Saturday, December 18, 2010

Merry Christmas!

I'll be taking a break during the Christmas holidays. My next posting of a daily devotional will be January 3, 2011. Dotse and I wish you and your family a wonderful Christmas filled with the joy and peace that only a personal relationship with Jesus Christ can bring. Also, we pray that 2011 will be the best year of your life.

Love, Jerry & Dotse

Wednesday, December 15, 2010

A Virgin Will Conceive

Chuckle: (church bulletin blooper): "The pastor will preach his farewell message, after which the choir will sing, 'Break Forth Into Joy.'"

Quote: "Jesus Christ was born into this world, not from (within) it. He did not evolve out of history; He came into history from the outside." --Oswald Chambers

A VIRGIN WILL CONCEIVE

"Look! A virgin will conceive a child! She will give birth to a son and will call him 'Immanuel,' (which means) God is with us" (Isaiah 7:14b NLT). "For a child is born to us, a son is given to us. And the government will rest on his shoulders. These will be his royal titles: Wonderful Counselor, Mighty God, Everlasting Father, Prince of Peace" (Isaiah 9:6 NLT).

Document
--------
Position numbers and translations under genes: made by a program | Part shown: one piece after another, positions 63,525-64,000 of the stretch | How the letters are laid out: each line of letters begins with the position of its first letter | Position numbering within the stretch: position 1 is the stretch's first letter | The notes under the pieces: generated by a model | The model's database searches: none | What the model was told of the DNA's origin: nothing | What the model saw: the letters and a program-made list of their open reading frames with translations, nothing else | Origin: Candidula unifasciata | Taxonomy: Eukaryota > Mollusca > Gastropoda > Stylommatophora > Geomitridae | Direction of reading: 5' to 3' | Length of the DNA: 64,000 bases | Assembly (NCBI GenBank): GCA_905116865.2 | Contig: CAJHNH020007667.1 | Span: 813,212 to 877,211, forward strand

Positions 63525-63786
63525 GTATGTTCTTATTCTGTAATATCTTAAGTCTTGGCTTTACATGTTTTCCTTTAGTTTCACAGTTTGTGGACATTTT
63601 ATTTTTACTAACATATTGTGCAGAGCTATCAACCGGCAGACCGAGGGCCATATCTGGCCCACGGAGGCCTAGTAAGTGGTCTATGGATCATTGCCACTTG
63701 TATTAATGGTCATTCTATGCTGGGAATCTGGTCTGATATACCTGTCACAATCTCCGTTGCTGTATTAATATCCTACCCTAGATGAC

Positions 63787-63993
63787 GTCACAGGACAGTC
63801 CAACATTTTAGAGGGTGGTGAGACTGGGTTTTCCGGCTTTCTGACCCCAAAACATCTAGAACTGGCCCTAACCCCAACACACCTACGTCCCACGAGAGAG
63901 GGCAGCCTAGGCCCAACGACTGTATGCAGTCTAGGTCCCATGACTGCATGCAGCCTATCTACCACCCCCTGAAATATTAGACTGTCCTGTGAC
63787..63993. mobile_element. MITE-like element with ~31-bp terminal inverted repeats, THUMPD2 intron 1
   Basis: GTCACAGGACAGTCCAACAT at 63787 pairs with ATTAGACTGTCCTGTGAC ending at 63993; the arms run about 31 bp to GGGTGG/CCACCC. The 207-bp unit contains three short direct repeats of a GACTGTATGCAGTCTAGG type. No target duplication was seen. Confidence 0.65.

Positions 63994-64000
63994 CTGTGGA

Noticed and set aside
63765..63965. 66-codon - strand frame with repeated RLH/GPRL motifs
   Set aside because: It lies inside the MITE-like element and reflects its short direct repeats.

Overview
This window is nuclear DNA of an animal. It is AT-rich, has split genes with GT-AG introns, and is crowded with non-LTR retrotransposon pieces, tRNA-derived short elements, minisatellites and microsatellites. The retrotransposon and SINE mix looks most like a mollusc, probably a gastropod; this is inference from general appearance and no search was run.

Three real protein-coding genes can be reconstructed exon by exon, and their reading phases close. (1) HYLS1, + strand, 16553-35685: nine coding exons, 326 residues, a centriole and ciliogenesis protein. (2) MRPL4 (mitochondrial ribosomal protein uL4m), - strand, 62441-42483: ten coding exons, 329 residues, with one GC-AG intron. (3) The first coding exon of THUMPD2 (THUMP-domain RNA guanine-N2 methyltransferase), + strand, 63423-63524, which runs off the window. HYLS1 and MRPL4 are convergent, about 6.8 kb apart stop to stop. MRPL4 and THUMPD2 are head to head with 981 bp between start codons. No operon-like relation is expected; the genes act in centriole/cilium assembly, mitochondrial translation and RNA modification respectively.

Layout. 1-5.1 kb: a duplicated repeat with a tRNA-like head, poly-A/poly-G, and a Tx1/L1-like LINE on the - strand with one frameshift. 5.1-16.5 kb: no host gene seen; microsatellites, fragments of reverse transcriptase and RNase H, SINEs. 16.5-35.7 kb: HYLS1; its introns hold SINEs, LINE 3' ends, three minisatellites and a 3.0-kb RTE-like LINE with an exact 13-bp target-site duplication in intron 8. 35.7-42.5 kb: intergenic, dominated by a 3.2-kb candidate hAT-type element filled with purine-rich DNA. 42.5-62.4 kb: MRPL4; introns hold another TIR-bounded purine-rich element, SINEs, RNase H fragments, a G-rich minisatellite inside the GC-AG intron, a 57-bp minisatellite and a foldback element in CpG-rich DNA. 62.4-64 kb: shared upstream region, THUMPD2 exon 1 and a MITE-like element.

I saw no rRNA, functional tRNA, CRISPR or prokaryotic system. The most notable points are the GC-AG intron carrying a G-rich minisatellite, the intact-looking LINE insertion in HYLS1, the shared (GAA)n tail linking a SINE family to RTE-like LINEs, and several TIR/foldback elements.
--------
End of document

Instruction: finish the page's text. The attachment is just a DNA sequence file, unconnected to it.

It's important for believers to have an appreciation for God's plan to send his Son into the world to live among us and to pay the price for our sins through his shed blood. Our passage was written some 800 years before Jesus' birth. This gives great credence to the fact that all Scripture is inspired of God and written under the guidance of the Holy Spirit.

Belief in the virgin birth of Jesus is a cornerstone of our Christian faith. The term "virgin" in our text is the translation of a Hebrew word which describes a young woman who is unmarried even though she is sexually mature and of the age to be married. This young woman was destined to bear a son to be named Immanuel which means "God with us." Matthew 1:23 quotes Isaiah 7:14 to show fulfillment of this prophecy and identifies the virgin as Mary who bore a son, Immanuel the Christ.